Look at the latest bilateral trade agreement up in the House for debate last week. The US, since getting TPA, has frantically been negotiating bilateral agreements, each of which share similar templates; if we can't get a comprehensive WTO agreement at least we'll have these. The latest was with Oman, which only has $1 billion annually in trade with the US. This should be a noncontroversial agreement; it cleared the Senate 60-34, and a very similar agreement with Bahrain passed the House last year by 327-95. The Bahrain and Oman agreements are considered key building blocks in a free-trade zone for the Middle East, which should help contribute to stability in that region.

But many House members objected to the Oman treaty. Why? Three words: Dubai ports deal. We all remember the hysteria raised when it appeared a Dubai-owned company might be buying the administrative portion of some US ports. Nationalism, jingoism and downright paranoia set in. No one considered the fact that DHS officials have repeatedly testified publicly on Capitol Hill that only about 5% of shipping containers are physically inspected in our ports, suggesting they're already quite vulnerable. No one noted that the administration of other US ports were in foreign hands. No, commerce fell victim to fear, and Dubai withdrew.

We saw a similar situation shortly after the Dubai port kerfuffle. The State Department has long bought ThinkPad computers. But then a key House subcommittee chairman learned that the sales were continuing despite the fact that Lenovo, a Chinese company, had purchased the ThinkPad line from IBM. He sent a letter to Condi Rice, and the next thing you know, the computers are reclassified for nonsecure use. Of course, those computers likely will be connected to the Internet; secure computers wouldn't have been, which would have made it difficult for any kind of Chinese spying device to communicate with its masters. But Lenovo's Jeffery Carlisle finds the whole notion of spying ridiculous. The computers are tested internally and by third-party vendors before reaching State, he told The New York Times: "If anything were detected, it would be a death warrant for the company," Mr. Carlisle said. "No one would ever buy another Lenovo PC. It would make no sense to do it."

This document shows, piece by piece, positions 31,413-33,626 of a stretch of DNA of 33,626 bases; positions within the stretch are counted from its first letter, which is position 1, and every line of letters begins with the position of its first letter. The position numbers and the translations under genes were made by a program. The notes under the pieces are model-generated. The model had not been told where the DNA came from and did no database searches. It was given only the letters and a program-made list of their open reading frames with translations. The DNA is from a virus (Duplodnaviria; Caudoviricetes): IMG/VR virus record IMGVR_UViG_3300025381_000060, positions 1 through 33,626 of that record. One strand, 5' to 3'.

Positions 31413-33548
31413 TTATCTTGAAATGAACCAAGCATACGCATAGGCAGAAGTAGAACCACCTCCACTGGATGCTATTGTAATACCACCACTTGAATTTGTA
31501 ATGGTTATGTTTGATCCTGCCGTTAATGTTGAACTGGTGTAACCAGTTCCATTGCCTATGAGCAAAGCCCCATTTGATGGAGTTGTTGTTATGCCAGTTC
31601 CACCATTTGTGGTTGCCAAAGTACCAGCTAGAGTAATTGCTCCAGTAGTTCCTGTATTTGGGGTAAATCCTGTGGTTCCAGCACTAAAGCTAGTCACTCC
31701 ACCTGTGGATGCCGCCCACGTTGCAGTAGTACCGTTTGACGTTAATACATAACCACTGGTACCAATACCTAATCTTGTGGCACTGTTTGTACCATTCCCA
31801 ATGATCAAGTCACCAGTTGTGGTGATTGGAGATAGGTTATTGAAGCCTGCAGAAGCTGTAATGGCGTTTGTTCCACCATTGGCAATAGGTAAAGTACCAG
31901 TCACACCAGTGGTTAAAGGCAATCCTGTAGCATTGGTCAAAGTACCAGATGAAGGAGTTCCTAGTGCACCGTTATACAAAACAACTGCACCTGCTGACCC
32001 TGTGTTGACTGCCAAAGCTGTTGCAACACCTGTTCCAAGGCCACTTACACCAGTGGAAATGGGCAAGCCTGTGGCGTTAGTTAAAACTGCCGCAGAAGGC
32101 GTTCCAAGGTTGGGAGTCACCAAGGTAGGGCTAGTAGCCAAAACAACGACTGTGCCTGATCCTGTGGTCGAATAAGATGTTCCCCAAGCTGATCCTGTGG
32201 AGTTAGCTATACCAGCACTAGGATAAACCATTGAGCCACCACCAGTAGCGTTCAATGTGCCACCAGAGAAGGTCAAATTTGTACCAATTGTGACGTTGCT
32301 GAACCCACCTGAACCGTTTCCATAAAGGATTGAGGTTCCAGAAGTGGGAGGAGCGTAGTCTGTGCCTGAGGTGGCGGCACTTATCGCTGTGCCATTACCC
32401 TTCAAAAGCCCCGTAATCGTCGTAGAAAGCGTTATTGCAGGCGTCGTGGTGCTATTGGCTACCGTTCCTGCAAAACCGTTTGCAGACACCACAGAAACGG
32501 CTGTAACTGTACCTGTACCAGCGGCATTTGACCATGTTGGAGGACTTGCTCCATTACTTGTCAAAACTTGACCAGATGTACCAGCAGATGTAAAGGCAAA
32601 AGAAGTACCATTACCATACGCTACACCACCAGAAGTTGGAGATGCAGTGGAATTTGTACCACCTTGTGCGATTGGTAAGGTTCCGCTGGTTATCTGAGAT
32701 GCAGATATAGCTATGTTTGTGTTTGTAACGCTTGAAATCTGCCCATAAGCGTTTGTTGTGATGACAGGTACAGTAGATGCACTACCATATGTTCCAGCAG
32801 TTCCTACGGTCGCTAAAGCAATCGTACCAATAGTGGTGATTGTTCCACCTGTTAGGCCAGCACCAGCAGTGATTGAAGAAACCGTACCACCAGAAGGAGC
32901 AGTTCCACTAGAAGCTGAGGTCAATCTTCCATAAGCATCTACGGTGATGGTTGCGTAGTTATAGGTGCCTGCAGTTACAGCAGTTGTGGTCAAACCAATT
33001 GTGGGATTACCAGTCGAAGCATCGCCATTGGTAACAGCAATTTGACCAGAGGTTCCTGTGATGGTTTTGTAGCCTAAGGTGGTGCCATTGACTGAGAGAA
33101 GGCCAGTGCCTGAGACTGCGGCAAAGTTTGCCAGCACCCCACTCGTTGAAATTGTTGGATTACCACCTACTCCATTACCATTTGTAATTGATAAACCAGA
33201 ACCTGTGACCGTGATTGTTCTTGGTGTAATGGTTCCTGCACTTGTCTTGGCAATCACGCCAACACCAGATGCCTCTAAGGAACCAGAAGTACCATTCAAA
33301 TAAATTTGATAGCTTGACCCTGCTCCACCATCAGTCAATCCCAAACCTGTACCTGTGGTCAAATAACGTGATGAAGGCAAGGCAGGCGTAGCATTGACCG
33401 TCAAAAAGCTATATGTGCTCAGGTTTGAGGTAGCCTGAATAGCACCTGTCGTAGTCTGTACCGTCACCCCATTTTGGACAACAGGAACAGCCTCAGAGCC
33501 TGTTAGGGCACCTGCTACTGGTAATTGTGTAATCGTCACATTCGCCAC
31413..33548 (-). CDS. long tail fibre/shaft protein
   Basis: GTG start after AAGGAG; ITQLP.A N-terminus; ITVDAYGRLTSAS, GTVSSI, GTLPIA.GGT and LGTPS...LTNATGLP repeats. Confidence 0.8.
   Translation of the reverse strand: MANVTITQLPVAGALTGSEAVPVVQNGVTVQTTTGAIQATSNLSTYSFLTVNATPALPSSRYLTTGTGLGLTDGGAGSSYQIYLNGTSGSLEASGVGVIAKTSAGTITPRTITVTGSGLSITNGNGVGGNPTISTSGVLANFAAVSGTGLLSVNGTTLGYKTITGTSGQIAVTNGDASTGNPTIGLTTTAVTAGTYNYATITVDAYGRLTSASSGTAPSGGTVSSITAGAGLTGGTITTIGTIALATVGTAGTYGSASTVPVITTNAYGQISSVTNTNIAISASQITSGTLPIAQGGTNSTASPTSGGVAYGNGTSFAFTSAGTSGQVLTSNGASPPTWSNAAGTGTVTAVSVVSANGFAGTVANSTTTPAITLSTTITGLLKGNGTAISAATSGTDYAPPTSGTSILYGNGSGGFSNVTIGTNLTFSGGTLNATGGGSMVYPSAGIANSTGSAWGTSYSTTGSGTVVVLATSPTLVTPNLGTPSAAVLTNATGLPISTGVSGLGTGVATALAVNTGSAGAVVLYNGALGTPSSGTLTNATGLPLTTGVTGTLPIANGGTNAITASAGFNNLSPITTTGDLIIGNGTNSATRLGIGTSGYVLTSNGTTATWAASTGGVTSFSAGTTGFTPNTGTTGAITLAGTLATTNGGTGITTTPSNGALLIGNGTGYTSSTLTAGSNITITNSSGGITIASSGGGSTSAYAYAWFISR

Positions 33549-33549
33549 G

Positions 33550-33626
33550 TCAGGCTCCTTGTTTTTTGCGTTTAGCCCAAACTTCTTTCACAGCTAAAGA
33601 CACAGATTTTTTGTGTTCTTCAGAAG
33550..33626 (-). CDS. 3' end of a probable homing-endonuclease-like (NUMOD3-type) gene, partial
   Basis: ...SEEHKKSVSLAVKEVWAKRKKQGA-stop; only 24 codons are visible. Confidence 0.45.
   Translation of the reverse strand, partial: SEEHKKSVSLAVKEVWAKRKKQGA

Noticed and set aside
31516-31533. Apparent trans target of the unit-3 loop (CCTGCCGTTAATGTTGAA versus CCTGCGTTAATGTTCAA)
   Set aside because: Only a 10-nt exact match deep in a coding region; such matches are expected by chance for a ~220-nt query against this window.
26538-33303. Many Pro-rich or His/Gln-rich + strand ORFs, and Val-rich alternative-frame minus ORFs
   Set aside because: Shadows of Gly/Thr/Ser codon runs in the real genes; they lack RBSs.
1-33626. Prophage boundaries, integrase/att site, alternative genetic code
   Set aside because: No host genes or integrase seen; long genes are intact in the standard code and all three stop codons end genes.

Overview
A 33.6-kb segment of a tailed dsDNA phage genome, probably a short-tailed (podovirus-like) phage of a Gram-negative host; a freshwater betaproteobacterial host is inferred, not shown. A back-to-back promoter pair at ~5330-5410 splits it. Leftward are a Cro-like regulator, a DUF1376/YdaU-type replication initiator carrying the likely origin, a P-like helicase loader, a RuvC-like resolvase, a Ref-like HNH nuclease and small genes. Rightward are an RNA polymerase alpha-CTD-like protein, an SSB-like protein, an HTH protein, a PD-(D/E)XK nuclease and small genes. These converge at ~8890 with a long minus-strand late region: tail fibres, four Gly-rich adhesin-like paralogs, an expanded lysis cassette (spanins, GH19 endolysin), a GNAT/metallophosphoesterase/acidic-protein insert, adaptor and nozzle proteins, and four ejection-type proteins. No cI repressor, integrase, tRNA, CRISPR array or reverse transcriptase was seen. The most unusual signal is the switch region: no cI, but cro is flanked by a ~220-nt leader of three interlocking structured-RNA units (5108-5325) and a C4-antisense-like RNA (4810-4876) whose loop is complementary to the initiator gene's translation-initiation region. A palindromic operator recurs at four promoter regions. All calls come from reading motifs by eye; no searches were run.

That brings us back to the Oman free trade agreement. Not surprisingly, the floor debate involved a lot of "security" concerns along the lines of those voiced during the Dubai ports deal and the Lenovo-State Department deal. From Reuters: "'Who's to say al Qaeda would not set up shop in Oman to gain access to control of our ports?' said Rep. Michael Michaud, a Maine Democrat." This modest agreement eventually did pass, but only with a 221-205 vote.

Security is of course a paramount concern, but just as privacy advocates fear it's being invoked to invade our privacy, I fear it's being invoked to interfere with international trade. Paranoia and protectionism are not a good combination, and they harm us when we try to persuade other countries to make trade concessions. We mock the French for their extreme protectionism, such as blocking PepsiCo from purchasing Danone, but we won't permit a foreign-based airline to have a "semblance of control" of a US-based airline.

Trade can certainly hurt sectors of the economy, but the economy as a whole grows. This is in keeping with the theories of classical liberalism, which simplified in a way that might upset some argues that a rising tide eventually lifts all boats. But in a society of abundance where no one is supposed to lose, we run the risk of encouraging government behavior to protect certain interests at the expense of the greater whole. Let us return to Bastiat, who so successfully imploded the arguments in favor of protectionism that it's kind of silly they need to keep being made:

Allow me to emphasize this point, at the risk of repeating myself. There is a fundamental antagonism between the seller and the buyer. The former wants the goods on the market to be scarce, in short supply, and expensive. The latter wants them abundant, in plentiful supply and cheap. Our laws, which should at least be neutral, take the side of the seller against the buyer, the producer against the consumer, of high prices against low prices, of scarcity against abundance.

They operate, if not intentionally, then logically on the assumption that a nation is rich when it is lacking in everything. (Bastiat's emphasis)

There will be more free trade agreements. There will be more foreign purchases of US companies and product lines. There will be renewed WTO trade initiatives. All of these developments will benefit consumers. Let's hope that level heads prevail over those who would breed fear and suspicion or seek to protect parochial interests.

posted by Patrick Ross @ 12:28 PM | Trade